Posted in Dictionary,Dispensationalism,Etymology,Religious History,Temples by wandren on 3 October 2007

As a temple is typically regarded as a building, I doubted that the word Worship could have been a vessel (work-ship), because it doesn’t make any sense that a ship would be placed inside a building, but after looking-up the word temple in my 1975 edition of Webster’s New Twentieth Century Dictionary, I see that it originally meant “a part cut off and set apart for religious purposes.”

…So, a temple could be a bare piece of land, and a carrier vessel (as in aircraft, space craft, or inter-dimensional craft) could be built on that land.

I find it very interesting that the word temple is also used to describe the soft spots on either side of the head, just behind the eyes. My 1975 dictionary states that the word temple, in this sense, originates from the Latin word tempora, meaning “the right place, the fatal spot.”

“Know ye not that YE ARE the temple of God, and that THE SPIRIT OF GOD dwelleth in you?” (1 Corintihians 3:16)

Please visit Tony Badillo‘s site for a very interesting discussion about King Solomon’s Temple being a symbolic representation of man, in which the Holy of Holies is inside the head of man.

Part of Jesus’ mission was to help us move from an infant’s understanding of basic physical laws (warm and cold, dark and light, soft and hard) to a higher/deeper understanding of God’s laws within our hearts and minds; dispensationalism often describes each “dispensation” as a phase, building or expanding on the principles given in prior dispensations.


Posted in Books and Book-Making,Dictionary,Etymology,Mormonism,Religious History by wandren on 3 October 2007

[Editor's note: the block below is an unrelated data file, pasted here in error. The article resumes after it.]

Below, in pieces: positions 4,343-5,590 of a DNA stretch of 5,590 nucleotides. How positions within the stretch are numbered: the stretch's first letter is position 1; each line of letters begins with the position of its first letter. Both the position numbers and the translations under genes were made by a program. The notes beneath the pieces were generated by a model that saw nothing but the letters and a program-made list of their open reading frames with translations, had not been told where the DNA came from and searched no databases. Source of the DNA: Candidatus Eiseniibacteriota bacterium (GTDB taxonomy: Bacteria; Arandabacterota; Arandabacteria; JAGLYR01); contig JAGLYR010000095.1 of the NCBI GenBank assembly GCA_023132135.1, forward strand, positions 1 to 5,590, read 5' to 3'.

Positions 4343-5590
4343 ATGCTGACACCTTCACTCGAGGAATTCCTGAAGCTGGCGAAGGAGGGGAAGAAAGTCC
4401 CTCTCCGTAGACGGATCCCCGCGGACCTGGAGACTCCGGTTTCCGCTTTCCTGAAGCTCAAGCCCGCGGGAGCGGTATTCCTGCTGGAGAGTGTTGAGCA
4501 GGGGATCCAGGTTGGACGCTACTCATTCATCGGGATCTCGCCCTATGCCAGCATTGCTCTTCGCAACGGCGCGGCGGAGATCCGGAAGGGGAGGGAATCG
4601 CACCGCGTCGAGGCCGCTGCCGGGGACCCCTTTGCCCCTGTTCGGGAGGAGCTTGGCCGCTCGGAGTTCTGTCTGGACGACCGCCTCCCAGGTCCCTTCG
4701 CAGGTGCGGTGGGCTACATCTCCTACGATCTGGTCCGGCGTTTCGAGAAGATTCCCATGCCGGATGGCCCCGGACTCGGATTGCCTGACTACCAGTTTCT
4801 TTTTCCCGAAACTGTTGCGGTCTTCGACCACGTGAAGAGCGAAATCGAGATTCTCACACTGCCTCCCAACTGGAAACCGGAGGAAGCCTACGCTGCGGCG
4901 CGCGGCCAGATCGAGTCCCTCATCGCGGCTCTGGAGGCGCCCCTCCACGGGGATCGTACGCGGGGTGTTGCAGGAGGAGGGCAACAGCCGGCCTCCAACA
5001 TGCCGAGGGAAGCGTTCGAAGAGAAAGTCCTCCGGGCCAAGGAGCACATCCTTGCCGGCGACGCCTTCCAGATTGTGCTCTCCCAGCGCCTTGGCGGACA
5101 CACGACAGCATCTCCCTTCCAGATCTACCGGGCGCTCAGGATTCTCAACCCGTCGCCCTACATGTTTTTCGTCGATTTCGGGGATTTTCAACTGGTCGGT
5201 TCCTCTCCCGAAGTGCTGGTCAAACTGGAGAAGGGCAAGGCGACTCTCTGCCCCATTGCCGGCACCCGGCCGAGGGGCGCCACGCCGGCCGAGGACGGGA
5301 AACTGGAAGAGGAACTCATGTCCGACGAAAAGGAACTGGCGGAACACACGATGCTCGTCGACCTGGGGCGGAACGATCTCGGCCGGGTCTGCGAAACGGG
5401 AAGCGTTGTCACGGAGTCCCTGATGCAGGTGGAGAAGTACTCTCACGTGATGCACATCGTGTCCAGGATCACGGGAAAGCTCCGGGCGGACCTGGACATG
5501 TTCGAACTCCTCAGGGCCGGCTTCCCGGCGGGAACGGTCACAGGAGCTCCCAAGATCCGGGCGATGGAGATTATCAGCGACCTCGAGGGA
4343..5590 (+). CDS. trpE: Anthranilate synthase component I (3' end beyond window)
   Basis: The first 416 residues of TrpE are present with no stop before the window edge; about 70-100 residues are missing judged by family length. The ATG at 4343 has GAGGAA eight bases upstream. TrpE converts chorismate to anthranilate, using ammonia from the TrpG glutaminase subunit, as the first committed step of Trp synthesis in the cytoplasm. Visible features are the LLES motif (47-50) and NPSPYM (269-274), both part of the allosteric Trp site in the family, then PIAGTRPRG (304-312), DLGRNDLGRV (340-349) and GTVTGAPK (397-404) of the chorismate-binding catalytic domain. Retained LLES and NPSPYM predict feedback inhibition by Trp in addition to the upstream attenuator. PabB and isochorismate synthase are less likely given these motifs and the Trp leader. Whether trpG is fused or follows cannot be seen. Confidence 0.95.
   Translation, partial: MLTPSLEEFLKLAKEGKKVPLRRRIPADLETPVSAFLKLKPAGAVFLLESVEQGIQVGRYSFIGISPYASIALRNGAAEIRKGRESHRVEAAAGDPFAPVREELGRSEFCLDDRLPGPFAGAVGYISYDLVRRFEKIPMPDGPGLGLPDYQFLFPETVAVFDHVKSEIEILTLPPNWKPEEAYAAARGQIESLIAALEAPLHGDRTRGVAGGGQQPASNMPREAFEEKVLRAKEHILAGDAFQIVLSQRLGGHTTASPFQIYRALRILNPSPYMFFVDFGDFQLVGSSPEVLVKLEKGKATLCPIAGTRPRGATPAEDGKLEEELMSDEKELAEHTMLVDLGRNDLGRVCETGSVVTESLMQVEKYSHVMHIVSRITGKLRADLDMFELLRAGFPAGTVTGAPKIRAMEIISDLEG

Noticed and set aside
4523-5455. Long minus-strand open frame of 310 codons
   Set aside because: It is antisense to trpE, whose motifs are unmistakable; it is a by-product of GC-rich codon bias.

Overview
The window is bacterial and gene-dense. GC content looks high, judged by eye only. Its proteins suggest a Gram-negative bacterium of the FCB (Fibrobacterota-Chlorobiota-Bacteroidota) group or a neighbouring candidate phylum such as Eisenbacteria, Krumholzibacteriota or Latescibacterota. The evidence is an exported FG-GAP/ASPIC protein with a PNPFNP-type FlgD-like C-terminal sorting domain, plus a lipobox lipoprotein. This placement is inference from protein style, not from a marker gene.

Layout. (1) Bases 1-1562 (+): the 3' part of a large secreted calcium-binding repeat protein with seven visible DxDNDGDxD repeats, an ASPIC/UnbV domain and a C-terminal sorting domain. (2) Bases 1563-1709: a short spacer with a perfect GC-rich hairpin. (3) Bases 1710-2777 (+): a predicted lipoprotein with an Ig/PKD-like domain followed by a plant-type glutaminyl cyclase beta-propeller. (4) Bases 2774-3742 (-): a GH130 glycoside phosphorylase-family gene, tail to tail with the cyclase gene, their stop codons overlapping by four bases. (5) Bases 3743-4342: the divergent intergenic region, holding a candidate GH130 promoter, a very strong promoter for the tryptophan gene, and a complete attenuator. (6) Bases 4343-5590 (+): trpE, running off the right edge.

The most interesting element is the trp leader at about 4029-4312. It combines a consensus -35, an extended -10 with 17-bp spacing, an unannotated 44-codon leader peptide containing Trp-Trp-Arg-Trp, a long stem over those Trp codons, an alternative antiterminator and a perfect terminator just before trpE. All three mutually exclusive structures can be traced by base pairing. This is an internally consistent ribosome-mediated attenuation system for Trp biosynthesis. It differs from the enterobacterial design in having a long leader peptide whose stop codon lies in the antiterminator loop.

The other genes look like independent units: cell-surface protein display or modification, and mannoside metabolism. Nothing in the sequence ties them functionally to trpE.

Current interpretations, dating to about 1200 – 1300 C.E., define worship as “the reverent love and devotion accorded a deity, an idol, or a sacred object.” …But does the current attribution of meaning for the word worship jive with the meaning attributed to the word in its ancient form?

The Online Etymology Dictionary states that the word Worship comes from the Anglo/Saxon wurð/weorð, meaning ‘worth,’ and scip/scipe, meaning ‘ship.’

Worth, also according to the OED, means “equal in value to,” “to come to be,” or “to become, be, to befall.”

My 1975 Webster’s New Twentieth Century Dictionary indicates that the word Worship derives from the Middle English worschip (also spelled weor), which may be related to weorc, the Old English word for Work.

Interestingly, the OED states that as a suffix, -ship/-scip means a state, or “condition of being,” or “to create, ordain, appoint,” further referring to shape (verb), meaning “to create, form, destine.”

According to the Free Dictionary, the word Ship, as a noun, describes, a sailing vessel, aircraft or spacecraft.


I Love You So Much

Posted in Grammar,Journalism,Movies,Pet Peeves by wandren on 3 October 2007

Pet PeevesWatched Spiderman 3 last night, and heard so many incomplete sentences that I had to rant about them… “I love you so much.” “You look so good.” …These are not complete sentences!!

The word so, is always supposed to be used in conjunction with that, or an implied that. “My joints ached so badly that I had to take some aspirin for the pain.” “I love you so much that my heart could burst.” “You look so good that I am blinded by your beauty.”